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CJS Noon Lecture - Modern-Day Hermits: The Story of Hikikomori in Japan and Beyond

Thursday, November 8, 2012
5:00 AM
Room 1636, School of Social Work Bldg.

Follow-Up Film Screening: Left Handed on November 10, 2012.

In recent years, Japan has been struggling with hundreds of thousands of young people who have retreated into their very own bedrooms. Known as “hikikomori”, they are modern-day hermits who disdain social contact and are unable to work or go to school for months or even years. Using the lens of a physician—but also careful to consider psychological, social, and cultural factors at play, Dr. Teo reviews the nature, scope, and ramifications of this epidemic of social isolation. He further considers whether hikikomori exists elsewhere in the world and what we can do to address the problem.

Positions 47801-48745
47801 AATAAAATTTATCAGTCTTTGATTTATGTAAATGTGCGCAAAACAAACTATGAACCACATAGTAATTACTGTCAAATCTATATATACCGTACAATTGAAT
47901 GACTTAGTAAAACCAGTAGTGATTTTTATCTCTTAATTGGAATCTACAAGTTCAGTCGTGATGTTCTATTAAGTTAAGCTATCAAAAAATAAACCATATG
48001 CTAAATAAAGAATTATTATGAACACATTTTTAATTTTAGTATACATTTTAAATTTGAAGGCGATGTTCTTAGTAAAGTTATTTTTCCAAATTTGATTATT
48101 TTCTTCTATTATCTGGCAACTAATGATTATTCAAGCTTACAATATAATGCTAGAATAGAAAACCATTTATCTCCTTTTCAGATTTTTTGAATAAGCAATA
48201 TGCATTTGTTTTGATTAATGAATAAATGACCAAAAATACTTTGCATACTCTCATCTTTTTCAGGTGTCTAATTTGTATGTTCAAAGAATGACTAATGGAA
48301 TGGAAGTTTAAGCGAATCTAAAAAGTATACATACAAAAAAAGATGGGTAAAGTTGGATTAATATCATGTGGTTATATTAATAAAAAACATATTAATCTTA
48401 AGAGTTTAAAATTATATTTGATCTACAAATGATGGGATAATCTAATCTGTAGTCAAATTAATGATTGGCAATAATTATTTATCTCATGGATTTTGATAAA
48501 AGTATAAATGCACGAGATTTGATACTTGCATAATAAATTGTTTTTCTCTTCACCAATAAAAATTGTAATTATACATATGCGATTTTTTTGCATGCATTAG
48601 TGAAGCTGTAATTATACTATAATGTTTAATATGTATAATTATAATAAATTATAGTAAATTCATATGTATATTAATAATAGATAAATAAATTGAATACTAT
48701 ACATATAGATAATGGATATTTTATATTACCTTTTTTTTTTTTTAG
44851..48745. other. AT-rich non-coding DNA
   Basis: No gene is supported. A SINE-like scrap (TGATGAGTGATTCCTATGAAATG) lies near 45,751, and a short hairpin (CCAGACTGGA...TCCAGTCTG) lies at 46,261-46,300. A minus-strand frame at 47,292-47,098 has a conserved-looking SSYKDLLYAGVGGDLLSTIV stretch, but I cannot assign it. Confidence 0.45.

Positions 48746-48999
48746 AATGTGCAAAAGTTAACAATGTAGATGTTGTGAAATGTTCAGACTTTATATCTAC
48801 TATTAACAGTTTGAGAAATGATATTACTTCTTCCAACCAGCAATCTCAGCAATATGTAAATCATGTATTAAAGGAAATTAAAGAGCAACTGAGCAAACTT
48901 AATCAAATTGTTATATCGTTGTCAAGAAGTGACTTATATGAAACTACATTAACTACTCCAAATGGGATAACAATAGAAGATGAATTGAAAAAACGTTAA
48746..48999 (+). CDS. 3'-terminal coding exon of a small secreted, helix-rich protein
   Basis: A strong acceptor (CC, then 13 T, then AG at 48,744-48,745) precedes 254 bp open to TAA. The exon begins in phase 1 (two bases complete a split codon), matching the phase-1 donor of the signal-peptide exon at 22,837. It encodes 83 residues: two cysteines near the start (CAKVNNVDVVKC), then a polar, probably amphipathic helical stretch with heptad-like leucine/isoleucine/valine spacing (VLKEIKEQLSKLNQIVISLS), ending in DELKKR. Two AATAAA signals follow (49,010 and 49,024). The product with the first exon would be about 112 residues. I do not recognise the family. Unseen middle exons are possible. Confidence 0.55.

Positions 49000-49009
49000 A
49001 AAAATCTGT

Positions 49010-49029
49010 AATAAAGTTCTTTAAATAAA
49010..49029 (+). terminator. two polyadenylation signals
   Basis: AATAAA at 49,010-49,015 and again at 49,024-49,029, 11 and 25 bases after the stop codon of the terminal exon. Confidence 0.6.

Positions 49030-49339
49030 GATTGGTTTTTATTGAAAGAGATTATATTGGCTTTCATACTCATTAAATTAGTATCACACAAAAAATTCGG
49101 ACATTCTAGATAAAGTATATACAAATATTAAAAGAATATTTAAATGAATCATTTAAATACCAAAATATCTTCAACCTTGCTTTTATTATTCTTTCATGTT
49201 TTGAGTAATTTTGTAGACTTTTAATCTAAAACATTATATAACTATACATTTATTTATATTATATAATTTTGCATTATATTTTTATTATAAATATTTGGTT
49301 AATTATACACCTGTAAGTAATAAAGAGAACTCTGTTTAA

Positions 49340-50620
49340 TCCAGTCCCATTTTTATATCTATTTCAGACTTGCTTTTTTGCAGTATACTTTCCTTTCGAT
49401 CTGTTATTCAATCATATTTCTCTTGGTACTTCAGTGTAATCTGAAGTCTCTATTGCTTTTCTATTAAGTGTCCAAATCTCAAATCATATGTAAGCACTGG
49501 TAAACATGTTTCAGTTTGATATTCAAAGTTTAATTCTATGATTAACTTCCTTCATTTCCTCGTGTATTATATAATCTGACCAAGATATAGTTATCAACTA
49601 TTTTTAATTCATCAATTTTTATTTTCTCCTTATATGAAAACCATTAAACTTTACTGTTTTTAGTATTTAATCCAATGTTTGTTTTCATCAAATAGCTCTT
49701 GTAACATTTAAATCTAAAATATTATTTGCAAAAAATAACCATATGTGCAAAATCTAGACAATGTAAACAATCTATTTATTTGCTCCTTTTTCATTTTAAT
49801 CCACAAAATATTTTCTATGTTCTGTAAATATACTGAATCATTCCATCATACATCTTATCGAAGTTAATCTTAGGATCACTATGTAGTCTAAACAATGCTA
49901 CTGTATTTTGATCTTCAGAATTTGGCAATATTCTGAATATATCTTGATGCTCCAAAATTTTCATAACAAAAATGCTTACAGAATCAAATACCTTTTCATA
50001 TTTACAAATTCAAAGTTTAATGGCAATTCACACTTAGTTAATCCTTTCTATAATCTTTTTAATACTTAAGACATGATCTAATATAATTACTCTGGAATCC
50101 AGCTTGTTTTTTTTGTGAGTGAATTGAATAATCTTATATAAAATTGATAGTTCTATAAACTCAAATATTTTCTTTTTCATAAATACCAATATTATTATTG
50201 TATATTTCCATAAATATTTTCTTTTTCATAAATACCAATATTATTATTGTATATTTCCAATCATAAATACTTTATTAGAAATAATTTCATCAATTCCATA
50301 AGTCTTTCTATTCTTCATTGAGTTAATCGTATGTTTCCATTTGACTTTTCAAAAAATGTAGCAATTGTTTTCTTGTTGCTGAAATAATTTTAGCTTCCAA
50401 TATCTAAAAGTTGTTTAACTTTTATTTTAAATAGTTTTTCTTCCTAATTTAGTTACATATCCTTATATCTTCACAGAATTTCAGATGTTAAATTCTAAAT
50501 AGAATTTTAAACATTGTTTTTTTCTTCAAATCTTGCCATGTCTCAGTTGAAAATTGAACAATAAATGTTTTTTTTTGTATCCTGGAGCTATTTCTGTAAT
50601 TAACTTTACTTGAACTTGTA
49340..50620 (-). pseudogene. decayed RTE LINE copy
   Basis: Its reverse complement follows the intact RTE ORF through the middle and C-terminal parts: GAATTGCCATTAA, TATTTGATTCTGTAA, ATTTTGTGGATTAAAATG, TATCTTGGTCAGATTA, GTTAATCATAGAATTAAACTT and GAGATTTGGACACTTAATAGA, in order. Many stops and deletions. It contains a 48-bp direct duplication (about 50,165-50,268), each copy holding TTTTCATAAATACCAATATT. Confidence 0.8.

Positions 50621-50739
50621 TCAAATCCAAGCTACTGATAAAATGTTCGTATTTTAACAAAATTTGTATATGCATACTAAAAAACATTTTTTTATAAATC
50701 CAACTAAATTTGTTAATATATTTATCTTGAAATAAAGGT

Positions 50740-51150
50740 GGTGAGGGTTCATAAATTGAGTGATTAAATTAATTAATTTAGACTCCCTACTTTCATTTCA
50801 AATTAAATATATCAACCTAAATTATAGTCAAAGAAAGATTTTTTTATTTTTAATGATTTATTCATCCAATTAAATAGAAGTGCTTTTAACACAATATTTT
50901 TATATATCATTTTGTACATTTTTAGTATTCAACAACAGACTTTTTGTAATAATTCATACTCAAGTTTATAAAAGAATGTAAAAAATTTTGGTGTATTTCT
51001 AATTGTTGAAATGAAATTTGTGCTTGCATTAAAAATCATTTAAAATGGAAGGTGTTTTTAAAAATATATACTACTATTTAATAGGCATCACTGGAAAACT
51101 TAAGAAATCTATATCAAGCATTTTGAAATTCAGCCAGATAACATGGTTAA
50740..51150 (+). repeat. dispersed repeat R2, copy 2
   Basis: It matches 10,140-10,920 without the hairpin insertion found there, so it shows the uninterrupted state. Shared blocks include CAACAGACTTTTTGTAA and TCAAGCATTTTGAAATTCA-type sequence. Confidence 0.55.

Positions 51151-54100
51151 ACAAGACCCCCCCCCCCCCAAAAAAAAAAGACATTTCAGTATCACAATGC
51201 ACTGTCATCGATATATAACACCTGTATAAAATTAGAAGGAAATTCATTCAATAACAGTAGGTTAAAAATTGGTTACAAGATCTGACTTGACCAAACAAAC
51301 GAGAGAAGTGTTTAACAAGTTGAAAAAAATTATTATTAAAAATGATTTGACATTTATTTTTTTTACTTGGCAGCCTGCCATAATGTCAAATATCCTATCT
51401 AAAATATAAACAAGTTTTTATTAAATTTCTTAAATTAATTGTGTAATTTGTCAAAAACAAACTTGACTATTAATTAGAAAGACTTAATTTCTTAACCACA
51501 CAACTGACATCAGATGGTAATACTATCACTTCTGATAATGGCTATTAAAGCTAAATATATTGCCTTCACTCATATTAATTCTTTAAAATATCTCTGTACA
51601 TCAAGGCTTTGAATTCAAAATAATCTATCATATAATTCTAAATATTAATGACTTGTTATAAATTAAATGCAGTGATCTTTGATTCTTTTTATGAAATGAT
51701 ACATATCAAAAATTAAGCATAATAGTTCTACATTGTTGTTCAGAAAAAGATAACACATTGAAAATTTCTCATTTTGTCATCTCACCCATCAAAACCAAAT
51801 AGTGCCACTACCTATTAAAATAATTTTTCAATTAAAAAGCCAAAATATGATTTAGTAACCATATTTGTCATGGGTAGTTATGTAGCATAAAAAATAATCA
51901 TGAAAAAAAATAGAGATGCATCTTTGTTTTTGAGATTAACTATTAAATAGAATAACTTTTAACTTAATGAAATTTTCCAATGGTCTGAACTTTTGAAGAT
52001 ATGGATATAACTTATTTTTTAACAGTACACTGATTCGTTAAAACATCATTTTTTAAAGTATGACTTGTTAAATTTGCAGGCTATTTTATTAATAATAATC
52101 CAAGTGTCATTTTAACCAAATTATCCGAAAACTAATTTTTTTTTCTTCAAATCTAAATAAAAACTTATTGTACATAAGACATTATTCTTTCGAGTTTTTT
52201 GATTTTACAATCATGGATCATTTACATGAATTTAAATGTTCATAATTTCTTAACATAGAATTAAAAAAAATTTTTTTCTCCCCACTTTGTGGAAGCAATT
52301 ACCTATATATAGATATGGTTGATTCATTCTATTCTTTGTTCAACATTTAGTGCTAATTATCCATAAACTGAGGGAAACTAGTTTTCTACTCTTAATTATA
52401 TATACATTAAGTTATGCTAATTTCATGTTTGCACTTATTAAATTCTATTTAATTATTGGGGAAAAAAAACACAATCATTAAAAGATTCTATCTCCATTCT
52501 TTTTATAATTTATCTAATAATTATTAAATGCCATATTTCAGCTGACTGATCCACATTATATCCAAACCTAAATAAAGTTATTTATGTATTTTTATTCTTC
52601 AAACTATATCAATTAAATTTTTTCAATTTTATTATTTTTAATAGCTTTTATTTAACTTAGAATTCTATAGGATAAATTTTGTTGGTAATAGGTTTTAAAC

About the Speaker:
Alan Teo, M.D., is a psychiatrist and researcher at the University of Michigan. He is currently a Robert Wood Johnson Foundation Clinical Scholar and previously trained at Stanford University and the University of California, San Francisco.